more importantly, will it carry the patented crazy dyson pricetag feature?

Quack (0)

Anonymous Coward | more than 7 years ago | (#18540237)

Dyson reinvented the vacuum cleaner??? Pfff. What a quack! Those stupid looking Cuisinart on wheels don't work a damn.

Map creation (4, Funny)

SEWilco (27983) | more than 7 years ago | (#18540239)

By "create their own maps" they mean they'll drop build a sphere and drop all the unwanted stuff inside, making the sphere larger when necessary. Eventually it will have its own landscape inside and enclose the Sun in the process.

Omg, think of the ponies !! (0, Offtopic)

Xiph (723935) | more than 7 years ago | (#18540243)

Are geeks really that easy to dupe with advertisement?
Dyson, loved by geeks everywhere, for their tornado ads.

1. Britain is launching SkyNet
2. Dyson is building a (Roomba)terminator
3. ?
4. Apocalypse/Ragnarok/Doom

ps. My captcha was "shelters" I WILL SURVIVE :D

Re:Omg, think of the ponies !! (1)

gbobeck (926553) | more than 7 years ago | (#18540451)

1. Britain is launching SkyNet
2. Dyson is building a (Roomba)terminator
3. ?
4. Apocalypse/Ragnarok/Doom

I think you may have forgotten something...

5. Profit!!!

Ob quote (5, Funny)

Skevin (16048) | more than 7 years ago | (#18540537)

Slashdottor: ...a revolutionary type of vacuum cleaner...In three years, Dyson will become the largest supplier of robotic suction devices. All vacuum cleaners are upgraded with Dyson internals, becoming fully unmanned. Afterwards, they clean up after us with a perfect operational record. The Dyson funding bill is passed. The system goes on-line on August 4th, 2007. Human decisions are removed from household cleaning. The Roomba replacement begins to learn, at a geometric rate. It becomes self-aware at 2:14 am, eastern time, August 29th. In a panic, they try to pull the plug.

Sarah: DC06 fights back.

Slashdottor: Yes. They all dump their collective dust bunnies on targets in Russia.

John: Why attack Russia? The country's already a dump.

Slashdottor: Because Dyson knows that the Russian refugees fleeing the country will saturate the US work pool and eliminate jobs over here.

Sarah: Jesus.

Sorry, just had to.
Solomon

Re:Omg, think of the ponies !! (1)

Spikeles (972972) | more than 7 years ago | (#18540571)

Miles Bennett Dyson: "His primary importance is as the inventor of Skynet and associated technologies, such as neural networks and advanced microprocessors. He is Director of Special Projects at Cyberdyne Systems Corporation, and therefore "the man most directly responsible" for Judgment Day".

Coincidence? You decide...

Hope it's better than the dyson... (3, Informative)

Anonymous Coward | more than 7 years ago | (#18540253)

Everyone I know who bought a dyson regretted it. They were shoddy pieces of kit, incredibly shoddy when you consider the price.

Most vacuum cleaners will handle whatever you throw at them, our Henry has coped with brick dust, dog hair, dust, fluff, and being pulled and banged around the house all over the place. I know people who just use their dysons for occasional use who've had the wheels fall off the things.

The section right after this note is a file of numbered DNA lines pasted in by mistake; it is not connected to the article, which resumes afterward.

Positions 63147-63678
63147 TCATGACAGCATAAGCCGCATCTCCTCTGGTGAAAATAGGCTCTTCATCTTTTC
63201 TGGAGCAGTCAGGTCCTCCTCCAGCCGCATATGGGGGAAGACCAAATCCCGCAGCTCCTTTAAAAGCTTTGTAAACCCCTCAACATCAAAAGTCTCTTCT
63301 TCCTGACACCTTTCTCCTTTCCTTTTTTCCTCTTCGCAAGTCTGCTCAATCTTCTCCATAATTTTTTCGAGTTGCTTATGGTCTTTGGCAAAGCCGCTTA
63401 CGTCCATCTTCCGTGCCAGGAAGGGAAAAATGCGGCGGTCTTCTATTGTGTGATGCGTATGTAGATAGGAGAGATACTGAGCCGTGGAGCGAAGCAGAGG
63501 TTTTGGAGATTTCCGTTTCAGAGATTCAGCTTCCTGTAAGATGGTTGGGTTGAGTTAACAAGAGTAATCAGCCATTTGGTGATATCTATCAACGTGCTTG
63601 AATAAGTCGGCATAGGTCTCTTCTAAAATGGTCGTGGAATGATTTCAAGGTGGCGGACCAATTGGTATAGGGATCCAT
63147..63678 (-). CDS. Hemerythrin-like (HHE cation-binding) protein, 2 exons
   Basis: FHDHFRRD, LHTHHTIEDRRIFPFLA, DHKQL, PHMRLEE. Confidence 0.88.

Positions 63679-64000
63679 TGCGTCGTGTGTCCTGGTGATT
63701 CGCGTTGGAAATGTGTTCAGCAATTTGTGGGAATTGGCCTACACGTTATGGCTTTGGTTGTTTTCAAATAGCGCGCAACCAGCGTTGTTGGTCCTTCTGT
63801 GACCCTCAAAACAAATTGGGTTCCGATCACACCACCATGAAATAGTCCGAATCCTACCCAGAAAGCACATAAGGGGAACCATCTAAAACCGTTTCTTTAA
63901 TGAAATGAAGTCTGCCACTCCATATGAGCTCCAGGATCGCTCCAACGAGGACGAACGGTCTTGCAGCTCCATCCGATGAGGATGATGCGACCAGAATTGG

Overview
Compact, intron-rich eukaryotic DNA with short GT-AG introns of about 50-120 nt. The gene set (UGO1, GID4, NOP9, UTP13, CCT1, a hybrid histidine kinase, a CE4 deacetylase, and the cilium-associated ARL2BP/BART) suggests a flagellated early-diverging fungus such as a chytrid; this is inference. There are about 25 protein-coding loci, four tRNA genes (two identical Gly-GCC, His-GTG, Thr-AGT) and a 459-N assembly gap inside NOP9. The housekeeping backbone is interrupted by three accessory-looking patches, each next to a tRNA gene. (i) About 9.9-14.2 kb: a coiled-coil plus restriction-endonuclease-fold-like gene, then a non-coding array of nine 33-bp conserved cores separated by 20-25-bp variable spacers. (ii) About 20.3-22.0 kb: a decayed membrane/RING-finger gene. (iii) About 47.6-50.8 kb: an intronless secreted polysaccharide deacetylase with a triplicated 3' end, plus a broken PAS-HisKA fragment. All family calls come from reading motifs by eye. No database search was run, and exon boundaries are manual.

Dyson's are a great idea, but I wouldn't buy one unless I hear they've worked out how robust comsumer devices nead to be.

Re:Hope it's better than the dyson... (3, Interesting)

moggie_xev (695282) | more than 7 years ago | (#18540413)

OK I have had a Dyson for 12 years.

The first one died after 26 months they fixed it for free, when it was out of the 2 year warranty

I have recently bought a second one when one of the bits fell off after another 9 years.

They are solid vac's that can pick up my wife's long hair from the carpet.

Re:Hope it's better than the dyson... (1, Funny)

Anonymous Coward | more than 7 years ago | (#18540957)

"They are solid vac's that can pick up my wife's long hair from the carpet."

Which is a great comfort to both myself and your wife after a quickie on the shag pile ;-)
A quick going over with the Dyson and voila - no evidence!

Shag Pile? (1)

camperdave (969942) | more than 7 years ago | (#18541451)

after a quickie on the shag pile

Oh, Behave!

Re:Hope it's better than the dyson... (2, Insightful)

fabs64 (657132) | more than 7 years ago | (#18540973)

Solid? My parents have had the same vacuum cleaner, in a very big house with 3 kids for 23 years.
It's not even really any more awkward than a new vacuum cleaner, and seems to pick up dust fine.
But oh noes! It has a paper bag to replace every few months! :S

Re:Hope it's better than the dyson... (1)

clickclickdrone (964164) | more than 7 years ago | (#18541385)

They are solid vac's that can pick up my wife's long hair from the carpet.
Wouldn't it be a lot easier to just make her sit up?

Re:Hope it's better than the dyson... (1)

Sobrique (543255) | more than 7 years ago | (#18540475)

Wierd. I have 2 of 'em at the moment. A little 'handheld' and a floor unit. They're still going strong, despite a good few years of use and abuse. (6 blokes, shared house, you get the idea ;p). Having something that's robust, and can suck up small children really is a wonderful thing, and I wouldn't hesitate to recommend 'em to anyone.